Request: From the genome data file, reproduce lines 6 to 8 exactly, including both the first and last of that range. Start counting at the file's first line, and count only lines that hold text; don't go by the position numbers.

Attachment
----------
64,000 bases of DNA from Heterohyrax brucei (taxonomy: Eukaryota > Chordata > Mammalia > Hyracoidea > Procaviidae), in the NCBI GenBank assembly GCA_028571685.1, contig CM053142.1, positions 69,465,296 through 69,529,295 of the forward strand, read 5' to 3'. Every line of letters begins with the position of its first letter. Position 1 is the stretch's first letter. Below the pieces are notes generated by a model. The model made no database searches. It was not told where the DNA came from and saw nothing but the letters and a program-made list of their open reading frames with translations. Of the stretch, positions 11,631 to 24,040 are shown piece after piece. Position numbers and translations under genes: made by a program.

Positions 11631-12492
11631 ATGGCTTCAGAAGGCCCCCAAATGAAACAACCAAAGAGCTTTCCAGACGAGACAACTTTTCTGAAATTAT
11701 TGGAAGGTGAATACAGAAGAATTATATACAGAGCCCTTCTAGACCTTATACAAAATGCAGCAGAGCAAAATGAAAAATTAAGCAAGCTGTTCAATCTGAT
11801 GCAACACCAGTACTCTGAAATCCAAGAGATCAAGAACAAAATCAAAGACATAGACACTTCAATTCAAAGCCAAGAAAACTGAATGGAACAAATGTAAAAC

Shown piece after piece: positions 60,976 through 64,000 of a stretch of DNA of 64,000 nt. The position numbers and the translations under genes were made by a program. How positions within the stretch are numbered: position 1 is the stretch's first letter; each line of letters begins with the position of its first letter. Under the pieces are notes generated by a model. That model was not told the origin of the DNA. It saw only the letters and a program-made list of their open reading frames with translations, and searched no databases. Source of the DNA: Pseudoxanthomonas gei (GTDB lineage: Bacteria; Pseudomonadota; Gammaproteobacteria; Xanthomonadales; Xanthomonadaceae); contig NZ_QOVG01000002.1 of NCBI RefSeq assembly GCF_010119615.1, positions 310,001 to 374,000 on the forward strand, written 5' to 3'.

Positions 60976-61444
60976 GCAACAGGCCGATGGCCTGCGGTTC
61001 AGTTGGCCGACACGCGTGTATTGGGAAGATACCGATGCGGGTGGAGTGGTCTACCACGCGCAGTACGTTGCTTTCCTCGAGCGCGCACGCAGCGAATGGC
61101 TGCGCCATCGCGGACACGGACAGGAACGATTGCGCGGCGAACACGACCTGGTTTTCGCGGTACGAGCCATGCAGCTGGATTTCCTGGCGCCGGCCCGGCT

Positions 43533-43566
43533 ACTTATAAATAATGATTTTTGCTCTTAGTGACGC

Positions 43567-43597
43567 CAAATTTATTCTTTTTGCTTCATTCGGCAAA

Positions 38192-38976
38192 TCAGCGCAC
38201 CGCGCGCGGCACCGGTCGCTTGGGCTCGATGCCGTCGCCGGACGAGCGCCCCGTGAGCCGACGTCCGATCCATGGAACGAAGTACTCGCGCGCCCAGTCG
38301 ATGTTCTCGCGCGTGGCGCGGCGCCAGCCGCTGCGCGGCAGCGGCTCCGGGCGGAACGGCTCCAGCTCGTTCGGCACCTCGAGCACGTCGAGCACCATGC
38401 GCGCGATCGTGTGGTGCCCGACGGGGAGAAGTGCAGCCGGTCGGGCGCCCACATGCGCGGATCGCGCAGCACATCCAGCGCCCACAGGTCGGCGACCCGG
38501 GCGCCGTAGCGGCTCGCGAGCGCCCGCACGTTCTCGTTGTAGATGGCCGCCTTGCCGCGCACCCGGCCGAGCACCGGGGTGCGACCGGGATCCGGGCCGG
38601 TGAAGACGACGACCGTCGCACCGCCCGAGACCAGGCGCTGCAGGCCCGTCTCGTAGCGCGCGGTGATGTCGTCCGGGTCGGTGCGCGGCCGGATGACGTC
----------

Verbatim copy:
Shown piece after piece: positions 60,976 through 64,000 of a stretch of DNA of 64,000 nt. The position numbers and the translations under genes were made by a program. How positions within the stretch are numbered: position 1 is the stretch's first letter; each line of letters begins with the position of its first letter. Under the pieces are notes generated by a model. That model was not told the origin of the DNA. It saw only the letters and a program-made list of their open reading frames with translations, and searched no databases. Source of the DNA: Pseudoxanthomonas gei (GTDB lineage: Bacteria; Pseudomonadota; Gammaproteobacteria; Xanthomonadales; Xanthomonadaceae); contig NZ_QOVG01000002.1 of NCBI RefSeq assembly GCF_010119615.1, positions 310,001 to 374,000 on the forward strand, written 5' to 3'.

Positions 60976-61444
60976 GCAACAGGCCGATGGCCTGCGGTTC